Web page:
“I try not to pay any attention to the federal surveillance issue,” said Thomas-Muller, who is currently living in Ottawa and is a former Idle No More organizer. “I feel very strongly that the work I do is just and is on the right side of history, so I really don’t pay any attention to the Harper government’s tactics to try to criminalize the work I am involved in which uplifts democracy, transparency, equity and the UN Declaration on the Rights of Indigenous People. Specifically, the right of indigenous people to say no to harmful developments that threaten their way of life.” Read the rest of this entry
Benjamin Shingler, The Canadian Press/CTV News, August 17, 2014
MONTREAL — Federal officials closely tracked the fallout of an RCMP raid on a First Nations protest against shale-gas exploration in New Brunswick, at one point raising concerns it could spawn another countrywide movement like Idle No More.
Documents obtained under access-to-information legislation reveal a lengthy email chain last fall monitoring events related to a blockade near Rexton, N.B., about 70 kilometres north of Moncton.
by Justin Ling, National Post, June 1, 2014
As First Nations activists shut down roads and bridges in protest last year, the Counter-Intelligence Unit of the Ministry of National Defence was watching. Closely.
All the while, behind the scenes, they were preparing to tell the media they were doing no such thing.
The Canadian Forces spent virtually all of 2013 keeping eyes on the Aboriginal protesters, out of fear that they could pose a threat to military personnel or intercept weapons shipments, according to documents obtained under Access to Information laws. Read the rest of this entry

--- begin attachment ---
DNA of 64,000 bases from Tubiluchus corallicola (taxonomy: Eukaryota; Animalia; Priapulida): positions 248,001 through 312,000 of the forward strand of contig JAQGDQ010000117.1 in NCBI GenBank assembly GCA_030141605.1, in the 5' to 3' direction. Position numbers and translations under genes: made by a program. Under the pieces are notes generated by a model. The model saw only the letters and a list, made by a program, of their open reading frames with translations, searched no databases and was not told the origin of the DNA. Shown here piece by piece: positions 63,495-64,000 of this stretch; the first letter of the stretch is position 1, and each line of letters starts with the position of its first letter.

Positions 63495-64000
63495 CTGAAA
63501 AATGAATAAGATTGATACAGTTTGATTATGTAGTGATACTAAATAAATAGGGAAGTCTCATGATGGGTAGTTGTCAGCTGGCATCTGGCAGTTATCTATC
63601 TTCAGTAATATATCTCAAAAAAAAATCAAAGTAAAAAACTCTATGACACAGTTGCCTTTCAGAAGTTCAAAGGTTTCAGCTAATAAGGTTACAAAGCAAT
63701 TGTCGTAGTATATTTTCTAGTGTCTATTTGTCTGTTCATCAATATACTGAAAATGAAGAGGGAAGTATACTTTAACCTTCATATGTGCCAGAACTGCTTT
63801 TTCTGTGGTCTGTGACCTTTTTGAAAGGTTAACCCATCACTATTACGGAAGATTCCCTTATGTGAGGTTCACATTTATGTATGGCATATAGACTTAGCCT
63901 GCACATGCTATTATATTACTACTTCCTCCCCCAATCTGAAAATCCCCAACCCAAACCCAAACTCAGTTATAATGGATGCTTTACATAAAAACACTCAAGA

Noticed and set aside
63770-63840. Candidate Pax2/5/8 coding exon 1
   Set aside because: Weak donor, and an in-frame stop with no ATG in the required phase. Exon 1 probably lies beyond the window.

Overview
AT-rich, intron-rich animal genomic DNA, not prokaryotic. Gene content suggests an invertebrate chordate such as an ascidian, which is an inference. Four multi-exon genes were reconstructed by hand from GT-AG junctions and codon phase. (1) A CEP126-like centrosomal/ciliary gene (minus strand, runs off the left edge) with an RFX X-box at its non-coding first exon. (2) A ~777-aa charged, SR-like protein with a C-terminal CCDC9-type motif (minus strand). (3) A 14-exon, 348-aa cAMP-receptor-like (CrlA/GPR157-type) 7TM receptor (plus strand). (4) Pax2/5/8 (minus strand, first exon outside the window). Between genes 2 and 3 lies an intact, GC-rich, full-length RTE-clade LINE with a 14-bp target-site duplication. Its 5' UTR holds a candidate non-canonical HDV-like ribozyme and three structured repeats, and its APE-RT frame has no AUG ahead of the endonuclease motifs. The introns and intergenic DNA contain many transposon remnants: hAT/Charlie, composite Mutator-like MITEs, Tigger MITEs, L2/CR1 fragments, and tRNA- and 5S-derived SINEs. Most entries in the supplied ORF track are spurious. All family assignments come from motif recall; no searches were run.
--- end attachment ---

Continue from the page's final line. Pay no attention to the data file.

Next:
High-profile lawyer complains to legal disciplinary body that judge should have declared potential conflict of interest before hearing case involving CN Rail and Aboriginal protestors
Canada’s spy agency helped prepare all-of-government approach in case Idle No More protests ‘escalated’: secret files
Justin Ling, National Post, March 23, 2014
Secret documents from Canada’s spy agency show that the Canadian government was getting ready in case last year’s Idle No More protests “escalated.”
A heavily-redacted 11-page report — with one entire page missing — obtained under the Access to Information Act shows that the Canadian Security Intelligence Service was involved in preparing an all-of-government approach to dealing with the First Nations protests, which began in late 2012.
Ryan Bellerose’s unfortunate recent op-ed essay in Indian Country Today Media Network, “Don’t Mix Indigenous Fight with Palestinian Rights,” would be laughable and easy to dismiss given how heavy on bluster and light on accuracy it is. The essay, however, employs ugly characterizations and simplistic historical analysis in discussing deadly important and serious issues regarding American Indians, Israel and Palestine. Seeing what connects the Native world to the Middle East is challenging to many ICTMN readers, but a clear dividing line is emerging between American Indian defenders of Israel and the growing number of us who support the Palestinian boycott divestment, and sanctions movement. Read the rest of this entry